Fall TV Predictions

It's webgrrl again, one of the guest editors filling in for Popped Culture as he continues to avoid anything resembling work (bitter, party of one?). So, here's the deal. I have a job that, like any job, has its ups and downs. But this time of year, there are some definite ups. Namely, starting in July, networks start sending us screeners of the television pilots they're basing their schedules on in the fall. I've seen some stinkers (hello, Shark!) and some shows with potential (Six Degrees, Brothers & Sisters). But there are three that stood heads and tails above the pack. Here, I'm counting down the new dramas that should (and hopefully will) become this season's biggest hits:

3) Studio 60 on the Sunset Strip
From West Wing creators Aaron Sorkin and Thomas Schlame comes a drama about the behind-the-scenes workings of a SNL-type show. In the pilot, a twitchy network censor demands a sketch be pulled, causing the Lorne Michaels-esque character to fly into a rage and interrupt the opening monologue, thereby getting himself fired. The network's brand new president (Amanda Peet) devises a plan to hire an acclaimed writing duo (Matthew Perry and Bradley Whitford) and save the show. But dudes have got mad issues. Chandler just dumped the show's lead comedienne, while Josh is a coke-head. (Ok, so their names aren't really Chandler and Josh. But don't you wish they were?) The pilot wasn't flawless, but it hooked me enough to add it to my PVR's list.

2) Heroes
An excellent, excellent new show with a lame-sounding premise. It's sort of like X-Men on the small screen, with a handful of people waking up one day and realizing they've developed superpowers. Unlike some of the other new ensemble dramas (particularly Brothers & Sisters), the pilot episode didn't leave me confused about everyone's backstory, even though it introduced more characters than most. Plus, it's got Jess from the Gilmore Girls. Lickable!

1) The Nine
J.J. Abrams strikes again! The Alias & Lost creator is back with a new drama about nine people who are taken hostage in a bank robbery. The heist begins and ends in the pilot, though the audience isn't privy to what happened during those two days inside the bank. The show will spend the rest of the season slowly revealing what really went down. It was a great, great setup. After being released, the hostages kept saying things to each other like "That was a heroic thing you did" or "We shared a moment in there," leaving me shouting at the TV “What the hell happened in that bank?!?” And, unlike J.J.'s other shows, which tend to get bogged down by an ever-expanding mythology, The Nine should remain pretty self-contained. (Assuming there wasn't a second group of hostages tied up in the basement or shape-shifting black smoke monster hiding in the vault.)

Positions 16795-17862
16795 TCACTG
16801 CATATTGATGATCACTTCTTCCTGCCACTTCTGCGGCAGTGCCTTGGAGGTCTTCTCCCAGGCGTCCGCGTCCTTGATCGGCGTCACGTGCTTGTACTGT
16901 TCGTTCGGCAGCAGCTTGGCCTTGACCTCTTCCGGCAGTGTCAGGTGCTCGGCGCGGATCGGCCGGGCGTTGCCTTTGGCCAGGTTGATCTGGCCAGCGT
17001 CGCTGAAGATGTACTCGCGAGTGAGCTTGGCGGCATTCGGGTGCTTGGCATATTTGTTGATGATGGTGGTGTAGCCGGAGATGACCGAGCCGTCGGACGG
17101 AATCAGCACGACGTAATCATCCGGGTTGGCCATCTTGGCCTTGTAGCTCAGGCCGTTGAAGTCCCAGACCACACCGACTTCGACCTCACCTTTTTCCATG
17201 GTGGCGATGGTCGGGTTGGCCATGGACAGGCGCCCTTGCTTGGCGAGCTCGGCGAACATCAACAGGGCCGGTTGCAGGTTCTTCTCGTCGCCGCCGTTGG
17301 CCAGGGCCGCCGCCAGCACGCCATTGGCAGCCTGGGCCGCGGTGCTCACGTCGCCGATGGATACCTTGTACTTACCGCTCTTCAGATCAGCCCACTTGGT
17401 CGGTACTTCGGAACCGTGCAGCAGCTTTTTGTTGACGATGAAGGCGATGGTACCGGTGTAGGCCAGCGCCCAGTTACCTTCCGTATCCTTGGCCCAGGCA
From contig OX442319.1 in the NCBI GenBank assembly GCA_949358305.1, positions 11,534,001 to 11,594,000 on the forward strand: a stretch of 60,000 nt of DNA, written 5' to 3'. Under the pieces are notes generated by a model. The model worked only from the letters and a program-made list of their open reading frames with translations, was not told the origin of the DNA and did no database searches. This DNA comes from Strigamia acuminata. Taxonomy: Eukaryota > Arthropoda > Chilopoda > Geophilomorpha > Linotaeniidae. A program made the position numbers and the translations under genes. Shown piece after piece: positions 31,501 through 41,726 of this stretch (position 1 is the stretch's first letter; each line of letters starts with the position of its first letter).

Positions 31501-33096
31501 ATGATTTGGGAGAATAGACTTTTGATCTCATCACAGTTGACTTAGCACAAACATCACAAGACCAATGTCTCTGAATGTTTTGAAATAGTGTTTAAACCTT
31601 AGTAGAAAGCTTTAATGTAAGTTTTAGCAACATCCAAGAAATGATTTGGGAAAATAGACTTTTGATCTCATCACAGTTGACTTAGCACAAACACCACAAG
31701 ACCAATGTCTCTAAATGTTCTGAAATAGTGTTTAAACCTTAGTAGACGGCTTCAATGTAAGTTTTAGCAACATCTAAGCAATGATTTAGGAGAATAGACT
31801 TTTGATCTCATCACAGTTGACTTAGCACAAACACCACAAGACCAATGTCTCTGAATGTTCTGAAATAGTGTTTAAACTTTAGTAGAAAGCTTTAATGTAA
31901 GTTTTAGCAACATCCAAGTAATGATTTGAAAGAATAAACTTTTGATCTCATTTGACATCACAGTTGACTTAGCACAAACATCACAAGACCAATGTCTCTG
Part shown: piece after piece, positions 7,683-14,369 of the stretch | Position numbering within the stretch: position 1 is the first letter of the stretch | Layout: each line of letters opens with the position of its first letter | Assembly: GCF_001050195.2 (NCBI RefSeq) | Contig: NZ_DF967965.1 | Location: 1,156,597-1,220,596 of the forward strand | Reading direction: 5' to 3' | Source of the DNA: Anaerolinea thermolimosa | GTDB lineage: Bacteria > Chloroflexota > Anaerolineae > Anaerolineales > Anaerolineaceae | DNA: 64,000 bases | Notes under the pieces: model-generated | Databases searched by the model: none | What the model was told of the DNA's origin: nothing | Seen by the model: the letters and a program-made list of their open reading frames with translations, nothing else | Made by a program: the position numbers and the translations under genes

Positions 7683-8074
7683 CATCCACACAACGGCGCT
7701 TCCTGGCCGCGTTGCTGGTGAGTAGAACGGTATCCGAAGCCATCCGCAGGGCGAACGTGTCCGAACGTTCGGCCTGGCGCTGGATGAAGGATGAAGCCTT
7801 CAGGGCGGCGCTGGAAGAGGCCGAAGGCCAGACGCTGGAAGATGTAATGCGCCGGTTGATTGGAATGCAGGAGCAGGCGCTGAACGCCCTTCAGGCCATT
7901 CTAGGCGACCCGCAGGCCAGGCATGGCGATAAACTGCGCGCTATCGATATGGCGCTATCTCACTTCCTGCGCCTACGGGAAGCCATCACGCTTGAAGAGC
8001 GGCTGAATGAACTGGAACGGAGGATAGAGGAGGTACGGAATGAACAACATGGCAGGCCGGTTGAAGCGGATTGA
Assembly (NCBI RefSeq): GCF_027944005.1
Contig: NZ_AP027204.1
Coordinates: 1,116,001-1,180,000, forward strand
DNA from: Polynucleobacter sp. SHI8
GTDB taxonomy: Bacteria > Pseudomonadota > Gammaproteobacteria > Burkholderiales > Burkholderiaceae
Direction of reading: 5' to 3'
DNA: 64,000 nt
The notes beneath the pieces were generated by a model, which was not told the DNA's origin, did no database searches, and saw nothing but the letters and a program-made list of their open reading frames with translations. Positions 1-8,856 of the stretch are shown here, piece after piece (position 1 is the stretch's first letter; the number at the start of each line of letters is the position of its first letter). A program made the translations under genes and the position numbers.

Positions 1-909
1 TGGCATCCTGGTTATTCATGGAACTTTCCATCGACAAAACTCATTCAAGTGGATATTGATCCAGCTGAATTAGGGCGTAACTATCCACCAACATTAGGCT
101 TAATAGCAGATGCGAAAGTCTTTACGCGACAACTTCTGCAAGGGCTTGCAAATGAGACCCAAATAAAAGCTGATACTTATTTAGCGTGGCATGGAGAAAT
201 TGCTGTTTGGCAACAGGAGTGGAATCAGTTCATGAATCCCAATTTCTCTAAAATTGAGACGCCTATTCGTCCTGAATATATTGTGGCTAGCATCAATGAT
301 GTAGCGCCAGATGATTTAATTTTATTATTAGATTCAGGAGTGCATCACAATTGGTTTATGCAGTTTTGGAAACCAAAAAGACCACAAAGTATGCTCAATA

Happy viewing!


  1. I haven't heard about "The 9" that sounds very very interesting.

    What a creative idea and disfferent from some of the other things out there.

    --RC of strangeculture.blogspot.com

  2. T3CK=TANT%3D1%7CTANO%3D0August 05, 2006

    Completely unrelated to this post but I'm adding you to my blog links. :-D

  3. I must say that I am totally mystified as to why James Woods decided to do Shark or why CBS picked it up. I'll admit that I haven't seen the pilot, but from the promos it looks like just another lawyer show to me-nothing original and nothing to write home about. Personally, of the new shows, I think I am looking forward to Smith the most.

  4. Kudos Webgrrl:

    I'm a regular reader of scandalsheet. Love its' format, but I am really impressed with these entries. You do quite well with the longer postings.

  5. I agree with you Agent Orange - I've always enjoyed webgrrls longer pieces and encourage her to write more - especially if they are for my blog of course.

    And to the blogger at comment two, thanks for adding me to your blog. Umm, who are you? Tell me your site and I will be more than happy to reciprocate.